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BJ Craft Agenda w/Brenner V4 Drive

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Old 04-14-2017, 11:19 AM
  #1
TonyF
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Default BJ Craft Agenda w/Brenner V4 Drive

Okay, I know the Agenda has been around for a while. I've seen a lot of very happy pilots with G2 models. But until recently I wasn't one of them. But BJ has sent me an Agenda so I thought I'd share my techniques and experiences with it. I may be repeating stuff that is already out there and I am going in to some detail. But maybe I'll help someone out there.

Here it is out of the box. It's been a while since I've received one and BJ Craft has greatly improved their shipping container. Very well packed. I suppose someone will always figure out a way to damage one but this box did a good job on mine.

First job was to take the V4 Drive and the Kontronik 650 motor out of the Episode to begin the Agenda installation. I took the time to thoroughly clean the drive. Looks like a lot of parts but the V4 actually has a lower parts count then the V3.

In the Episode I used the thin carbon fiber triangle mount that the V3's came with to mount the motor. I decided I wanted a larger footprint for this installation so I used a different mounting plate that I had on hand. I had to do a little grinding for it to fit the 4mm screws used on the 650 motor. Note the marking defining top and front. I like to keep track of that in case any asymmetry should creep in.

Here's the drive unit slipped on to the front of the motor. It mounts like a lot of prop drivers on electric motors, with a split collet.

I had a template for the installation of a V3 unit in to an Agenda that I did earlier for Matt Griffitt. I had to do a little geometry drawing on it to locate the center. I could then locate the four holes for the new mount on to the template. Once done with that I could drill for the 6-32 aluminum screws used to mount it on to the wood. I just use a good grade of 5-ply 1/8" plywood for this mount. Others go exotic with carbon but I'm cheap. And wood is a lot easier to work with then carbon. And it is plenty strong enough for the job. Removing the pounding vibration from an IC engine also helps a lot.

Note the four donuts to mount the blind nuts to the former. They are 1/4" 5-ply.
I was a machinist in my youth so many of these techniques come from that background. Plus I always did well with geometry!
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Last edited by TonyF; 04-14-2017 at 11:25 AM.
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Old 04-14-2017, 11:24 AM
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TonyF
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Now I took the 1/16" ply nose ring spacer I made up several installations ago and lightly tack glue it to the nose. Just three very small spots of medium CA is what I used. This creates the slight spinner gap you need for a smooth running system.
BTW, the airplane is exactly as I received it from BJ Craft. I'll note when I have to do any work on it.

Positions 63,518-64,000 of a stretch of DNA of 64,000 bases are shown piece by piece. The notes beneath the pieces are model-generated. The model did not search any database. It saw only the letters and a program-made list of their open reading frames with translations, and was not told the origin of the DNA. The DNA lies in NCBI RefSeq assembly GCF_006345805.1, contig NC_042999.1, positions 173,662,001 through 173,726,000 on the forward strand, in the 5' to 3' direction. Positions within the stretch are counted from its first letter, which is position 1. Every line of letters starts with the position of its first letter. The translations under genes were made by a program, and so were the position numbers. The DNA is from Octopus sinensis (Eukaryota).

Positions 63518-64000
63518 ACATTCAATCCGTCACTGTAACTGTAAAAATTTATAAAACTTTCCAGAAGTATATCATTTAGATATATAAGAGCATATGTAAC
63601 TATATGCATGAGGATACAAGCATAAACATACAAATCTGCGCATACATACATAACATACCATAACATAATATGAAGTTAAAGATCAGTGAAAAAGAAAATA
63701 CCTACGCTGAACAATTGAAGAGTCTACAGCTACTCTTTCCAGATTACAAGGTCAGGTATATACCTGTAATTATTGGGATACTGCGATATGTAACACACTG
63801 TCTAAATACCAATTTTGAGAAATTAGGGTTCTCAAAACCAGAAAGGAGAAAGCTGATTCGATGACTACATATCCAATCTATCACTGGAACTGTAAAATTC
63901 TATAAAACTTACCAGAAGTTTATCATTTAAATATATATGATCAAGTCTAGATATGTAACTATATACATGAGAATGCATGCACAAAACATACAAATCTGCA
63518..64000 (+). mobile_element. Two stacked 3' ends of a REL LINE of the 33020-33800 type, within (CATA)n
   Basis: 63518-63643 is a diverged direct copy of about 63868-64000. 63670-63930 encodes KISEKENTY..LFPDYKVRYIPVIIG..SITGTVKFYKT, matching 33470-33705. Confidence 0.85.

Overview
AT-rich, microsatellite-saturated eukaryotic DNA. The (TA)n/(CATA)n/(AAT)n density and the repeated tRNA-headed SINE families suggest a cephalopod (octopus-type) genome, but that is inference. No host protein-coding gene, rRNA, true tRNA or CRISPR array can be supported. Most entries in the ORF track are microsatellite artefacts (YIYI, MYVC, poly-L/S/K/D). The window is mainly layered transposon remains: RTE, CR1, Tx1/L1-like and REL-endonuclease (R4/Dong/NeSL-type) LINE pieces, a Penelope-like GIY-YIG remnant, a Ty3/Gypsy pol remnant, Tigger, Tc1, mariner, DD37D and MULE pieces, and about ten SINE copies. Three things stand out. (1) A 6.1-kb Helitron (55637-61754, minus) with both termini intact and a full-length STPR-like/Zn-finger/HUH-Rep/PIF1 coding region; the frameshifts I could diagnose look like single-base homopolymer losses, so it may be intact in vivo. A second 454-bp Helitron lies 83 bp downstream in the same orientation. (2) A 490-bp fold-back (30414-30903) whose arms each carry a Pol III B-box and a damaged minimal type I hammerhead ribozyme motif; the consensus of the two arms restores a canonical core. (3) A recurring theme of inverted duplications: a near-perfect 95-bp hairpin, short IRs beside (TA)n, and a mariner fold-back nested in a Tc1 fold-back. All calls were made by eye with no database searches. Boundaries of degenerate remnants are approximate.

Now the motor with the former bolted on using the vibration dampeners is slipped in to the fuse from the back. The drive unit is then installed on to the motor, making sure it is seated all the way back on the motor shaft. Then the backplate of the drive is centered up on to the fuse and taped in place.



After taping everything in place, the former and motor should be slightly loose in the fuse. You should be able to rock the motor slightly. You do not want any pressure between the fuse and the former at this point. If you do, it is very likely to distort things and the motor will not stay aligned after you glue the former and remove the tape. So for here, slightly loose is good!
Building turbine jets a few years back I was introduced to Loc-Tite Hysol 9462 epoxy. It is by far the best adhesive to use when gluing to a fuse. Good for a lot of other things, also. Big thing about it is that it is thixotropic, which is a $10 word for it stays in place. It will not run or sag. It comes in the tubes and you use a gun to expel the glue. Before that you install a tip on to the gun that mixes the epoxy as it goes out the tip. I try to keep my glue jobs reasonably neat so after I get the glue in place I try to clean it up using mixing stick and Q-tips.
Here it is after gluing. OK, not my neatest job, but it was late at night! Last pic was this morning after removing the tape.
BTW, when the glue is drying, do not leave the fuse horizontal. Put it on the tail and block it up so the nose is pointing straight up. This will relieve any stress from the weight of the motor that might deform things causing a loss of alignment.
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Old 04-15-2017, 05:08 PM
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J Lachowski
 
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Mine has just over 150 flights on it with the 650-830 and V4 on 22X20 and 22X22 Falcons. Dave Snow assembled mine. Just make sure the wing and stab alignment are on. Dave had to reset the stab alignment on it. I hated the plane early on. Turned out I was flying it too slow. I don't even use the brake, just a low idle and is a happier flying setup for me. It is just a draggier airframe in comparison to my Allure. I also fly it with 6000ma packs. Also have an Invitation. Dave had to reset stab on it, as well. Agenda is much easier to fly with the Contra in comparison to the Invitation on a 3-blade.

Last edited by J Lachowski; 04-15-2017 at 05:16 PM.
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